Traveling from Ahmedabad to Mumbai, in July Connecting Concepts arrived in the Indian city of Bangalore.
With some 8 million inhabitants, Bangalore was once known an the cycling capital of the world, but since it too has experienced huge economic growth, the city has become overrun with motorized vehicles.
Janak Mistry (Srishti School of Art, Design and Technology), Murali H.R. (Namma Cycle) and curator Ed van Hinte led a workshop aiming to promote cycling in the city and get the population back on their bikes.The workshop took place in association with the opening of the Premsela exhibition Connecting Concepts which travelled to Bangalore.
Together with Janak Mistry of Srishti, graphic designer and WDK lecturer Renate Boere, guest designer Ite Kingma from Bleijh, students from Design Academy Eindhoven and some 15 Srishti students, set out to put bicycles back on the map.
"The idea of the workshops wasn't to design a new bike," says project leader Ed van Hinte. "We wanted to make bikes more visible in the city, promote them if you like."
Van Hinte: "It was important to mix students from various disciplines so we devised different categories for them to work on."Ranging from cycling identity and branding, to professional cycling and cycling for leisure, the groups came up with a range of new concepts based on observations of how two-wheelers were currently being used in the city. "We encountered a man who earned a pretty decent salary from selling tea off his bike. This prompts the idea of professional use of bikes." A medi-cycle ambulance was conceived in which a bike is attached to an ambulance. When the ambulance gets stuck in traffic, a well-trained cyclist and paramedic can get to the scene in a fraction of the time.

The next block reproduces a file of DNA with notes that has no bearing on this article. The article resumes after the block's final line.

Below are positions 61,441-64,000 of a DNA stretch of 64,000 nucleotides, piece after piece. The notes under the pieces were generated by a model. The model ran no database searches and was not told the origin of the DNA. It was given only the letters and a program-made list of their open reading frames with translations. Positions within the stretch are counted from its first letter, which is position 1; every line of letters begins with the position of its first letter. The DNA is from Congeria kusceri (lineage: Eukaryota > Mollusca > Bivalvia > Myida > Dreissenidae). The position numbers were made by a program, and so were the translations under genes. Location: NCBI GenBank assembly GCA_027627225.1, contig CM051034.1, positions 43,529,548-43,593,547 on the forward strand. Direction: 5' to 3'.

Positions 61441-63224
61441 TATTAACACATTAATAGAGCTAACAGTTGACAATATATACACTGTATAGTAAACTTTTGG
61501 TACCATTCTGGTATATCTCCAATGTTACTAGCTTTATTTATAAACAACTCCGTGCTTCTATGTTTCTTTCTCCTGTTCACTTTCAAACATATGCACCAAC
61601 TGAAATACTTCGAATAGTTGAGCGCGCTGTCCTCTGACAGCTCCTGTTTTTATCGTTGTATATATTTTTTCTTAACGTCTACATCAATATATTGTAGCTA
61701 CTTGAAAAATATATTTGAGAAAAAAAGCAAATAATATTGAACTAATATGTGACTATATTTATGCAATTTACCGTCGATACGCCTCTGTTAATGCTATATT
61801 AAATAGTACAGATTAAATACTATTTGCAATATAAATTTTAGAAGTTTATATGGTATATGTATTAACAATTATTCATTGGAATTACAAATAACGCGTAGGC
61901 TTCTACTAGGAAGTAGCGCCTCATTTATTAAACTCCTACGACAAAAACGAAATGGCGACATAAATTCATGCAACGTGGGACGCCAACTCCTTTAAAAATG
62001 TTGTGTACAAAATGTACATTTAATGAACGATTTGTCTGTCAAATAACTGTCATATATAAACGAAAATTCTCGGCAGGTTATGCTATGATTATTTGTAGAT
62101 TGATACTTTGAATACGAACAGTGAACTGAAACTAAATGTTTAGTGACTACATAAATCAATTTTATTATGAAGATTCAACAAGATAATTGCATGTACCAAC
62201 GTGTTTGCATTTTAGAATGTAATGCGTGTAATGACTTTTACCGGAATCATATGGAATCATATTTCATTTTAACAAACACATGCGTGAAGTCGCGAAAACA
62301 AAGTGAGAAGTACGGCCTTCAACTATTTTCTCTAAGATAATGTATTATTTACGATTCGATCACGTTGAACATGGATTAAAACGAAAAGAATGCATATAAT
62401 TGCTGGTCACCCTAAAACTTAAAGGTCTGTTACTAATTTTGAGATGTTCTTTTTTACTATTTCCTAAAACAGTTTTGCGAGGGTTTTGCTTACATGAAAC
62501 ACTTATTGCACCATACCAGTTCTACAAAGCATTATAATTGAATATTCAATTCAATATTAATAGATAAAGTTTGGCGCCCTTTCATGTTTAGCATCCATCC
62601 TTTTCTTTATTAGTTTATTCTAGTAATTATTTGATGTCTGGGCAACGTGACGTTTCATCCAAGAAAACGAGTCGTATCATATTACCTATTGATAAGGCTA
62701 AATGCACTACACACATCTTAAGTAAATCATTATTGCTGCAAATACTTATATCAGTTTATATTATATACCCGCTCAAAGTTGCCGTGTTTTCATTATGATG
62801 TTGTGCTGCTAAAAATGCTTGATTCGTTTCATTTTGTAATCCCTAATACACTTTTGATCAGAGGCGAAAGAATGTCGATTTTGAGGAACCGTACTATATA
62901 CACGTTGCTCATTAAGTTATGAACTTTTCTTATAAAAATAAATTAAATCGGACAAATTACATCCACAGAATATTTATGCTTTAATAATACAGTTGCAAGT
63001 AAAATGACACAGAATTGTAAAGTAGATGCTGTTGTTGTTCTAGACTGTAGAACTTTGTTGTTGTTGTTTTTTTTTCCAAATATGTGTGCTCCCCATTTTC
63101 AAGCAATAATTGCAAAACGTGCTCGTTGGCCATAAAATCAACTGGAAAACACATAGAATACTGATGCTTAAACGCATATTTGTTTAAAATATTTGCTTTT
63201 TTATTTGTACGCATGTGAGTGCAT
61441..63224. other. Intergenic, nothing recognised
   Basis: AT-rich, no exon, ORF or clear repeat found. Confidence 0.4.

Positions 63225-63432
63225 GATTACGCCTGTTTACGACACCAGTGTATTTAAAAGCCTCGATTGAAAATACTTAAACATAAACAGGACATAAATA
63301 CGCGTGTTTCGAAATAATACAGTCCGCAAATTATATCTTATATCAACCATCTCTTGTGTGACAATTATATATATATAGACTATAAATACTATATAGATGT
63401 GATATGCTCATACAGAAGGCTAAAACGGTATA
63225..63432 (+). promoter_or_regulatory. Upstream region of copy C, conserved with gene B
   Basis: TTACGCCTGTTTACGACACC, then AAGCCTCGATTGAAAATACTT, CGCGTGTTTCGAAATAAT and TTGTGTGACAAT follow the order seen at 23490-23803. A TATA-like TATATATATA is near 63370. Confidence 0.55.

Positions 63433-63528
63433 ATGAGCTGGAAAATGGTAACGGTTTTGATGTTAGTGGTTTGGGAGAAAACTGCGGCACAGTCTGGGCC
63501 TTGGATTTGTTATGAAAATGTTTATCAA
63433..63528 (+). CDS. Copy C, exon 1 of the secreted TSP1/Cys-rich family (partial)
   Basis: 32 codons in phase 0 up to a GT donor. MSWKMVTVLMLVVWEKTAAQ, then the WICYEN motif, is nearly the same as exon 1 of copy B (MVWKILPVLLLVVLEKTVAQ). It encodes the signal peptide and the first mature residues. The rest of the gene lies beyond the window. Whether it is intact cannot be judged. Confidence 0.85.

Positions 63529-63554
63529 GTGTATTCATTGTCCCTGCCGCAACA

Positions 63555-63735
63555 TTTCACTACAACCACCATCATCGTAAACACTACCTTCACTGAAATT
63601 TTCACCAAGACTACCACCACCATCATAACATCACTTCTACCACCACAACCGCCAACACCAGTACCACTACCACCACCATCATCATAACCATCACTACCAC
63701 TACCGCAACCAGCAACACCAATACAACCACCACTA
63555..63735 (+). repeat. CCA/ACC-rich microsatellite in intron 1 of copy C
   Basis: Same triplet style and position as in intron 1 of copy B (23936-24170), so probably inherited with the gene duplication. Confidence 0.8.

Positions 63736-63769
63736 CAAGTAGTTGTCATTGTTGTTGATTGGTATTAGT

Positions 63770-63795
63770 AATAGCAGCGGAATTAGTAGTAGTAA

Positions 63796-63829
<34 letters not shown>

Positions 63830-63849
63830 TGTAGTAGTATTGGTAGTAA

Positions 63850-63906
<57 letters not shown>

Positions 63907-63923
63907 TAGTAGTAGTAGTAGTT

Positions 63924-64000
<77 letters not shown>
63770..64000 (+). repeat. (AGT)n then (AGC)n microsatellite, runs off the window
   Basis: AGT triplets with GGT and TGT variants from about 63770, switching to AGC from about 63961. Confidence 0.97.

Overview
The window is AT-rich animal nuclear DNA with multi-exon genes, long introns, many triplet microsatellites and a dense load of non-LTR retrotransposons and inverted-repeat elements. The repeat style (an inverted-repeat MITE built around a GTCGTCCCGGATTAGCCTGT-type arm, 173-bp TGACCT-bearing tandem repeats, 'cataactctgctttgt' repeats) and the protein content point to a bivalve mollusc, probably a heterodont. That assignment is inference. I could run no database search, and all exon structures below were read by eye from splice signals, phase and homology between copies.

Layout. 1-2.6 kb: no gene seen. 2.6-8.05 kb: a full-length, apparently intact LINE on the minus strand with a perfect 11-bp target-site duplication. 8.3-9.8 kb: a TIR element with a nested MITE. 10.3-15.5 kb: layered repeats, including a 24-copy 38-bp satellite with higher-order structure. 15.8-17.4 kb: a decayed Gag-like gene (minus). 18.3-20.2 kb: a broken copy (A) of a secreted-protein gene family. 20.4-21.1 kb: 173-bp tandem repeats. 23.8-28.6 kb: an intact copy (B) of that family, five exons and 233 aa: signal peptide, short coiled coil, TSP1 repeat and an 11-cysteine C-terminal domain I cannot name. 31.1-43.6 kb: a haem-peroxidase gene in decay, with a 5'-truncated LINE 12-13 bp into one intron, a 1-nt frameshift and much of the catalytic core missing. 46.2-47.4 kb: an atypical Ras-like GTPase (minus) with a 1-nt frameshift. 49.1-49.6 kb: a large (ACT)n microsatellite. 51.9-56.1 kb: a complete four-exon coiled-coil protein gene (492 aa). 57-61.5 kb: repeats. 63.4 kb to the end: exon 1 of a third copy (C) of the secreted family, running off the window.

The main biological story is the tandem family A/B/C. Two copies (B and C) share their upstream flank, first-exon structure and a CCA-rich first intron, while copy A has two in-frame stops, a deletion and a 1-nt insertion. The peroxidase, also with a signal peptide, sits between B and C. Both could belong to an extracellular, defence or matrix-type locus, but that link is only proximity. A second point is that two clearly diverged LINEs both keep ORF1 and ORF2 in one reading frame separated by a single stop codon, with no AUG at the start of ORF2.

With backgrounds in mechanics, PR and communication not all of the students were familiar with the design process but a lack of knowledge didn't stop them achieving amazing results. "Dutch design students Dirk Smit starting creating immediately and designed a bike which could make bike paths" by attaching sponges and water bottles filled with white paint, the bicycle painted its own bicycle path on the road during its journey. "The Indian students were much more conceptual and seemed to think more in words than images. Although the work process of Indian and Dutch students is very similar, I found the Indian students to be much more eager, more enthusiastic about the project," according to van Hinte.
Visual communication student Sugama Gopalkrishna about the project: "I think it's great initiative, Bangalore is an ideal place to start in India and if there was more visibility an infrastructure for cycling, it would really work here. I used to cycle as a kid, but don't anymore so this project was close to my heart. My interdisciplinary background helped me to think of different ways to promote cycling in the city."
And how about working with Dutch students? "I think there is definitely a difference between our work methods because of what we are exposed to in our education. This kind of workshop was good, as it opened us up to other ways of thinking."
For product design student Aniruddha Gupte the project also took a personal level as she cycles everyday. "Cycling is seen as a poor man's mode of transport yet, an occupational cyclist aspires to upgrade to a motorized vehicle. Yet the upper-classes are turning towards cycling as a recreation and fitness, thus painting a contradictory picture."
Through the medium of film, Gupte's group aimed to give the average cyclist an identity. "A recreational cyclist feels like a million bucks flying on his expensive bike dressed in flashy lycra. We wanted to instill that same childlike pride in an occupational cyclist."
And what are her thoughts on the Indian-Dutch collaboration?
"Well, I can’t really say as there were just a couple of Dutch students involved in the project. I personally admire the ease at which they were able to grasp the cultural dynamics, get on the street and get involved."
Cycle City Bengaluru is part of the traveling exhibition Connecting Concepts, a coproduction of Premsela - The Netherlands Institute for Design and Fashion and Design Cooperation Brainport. The exhibition is part of the DutchDFA programme.
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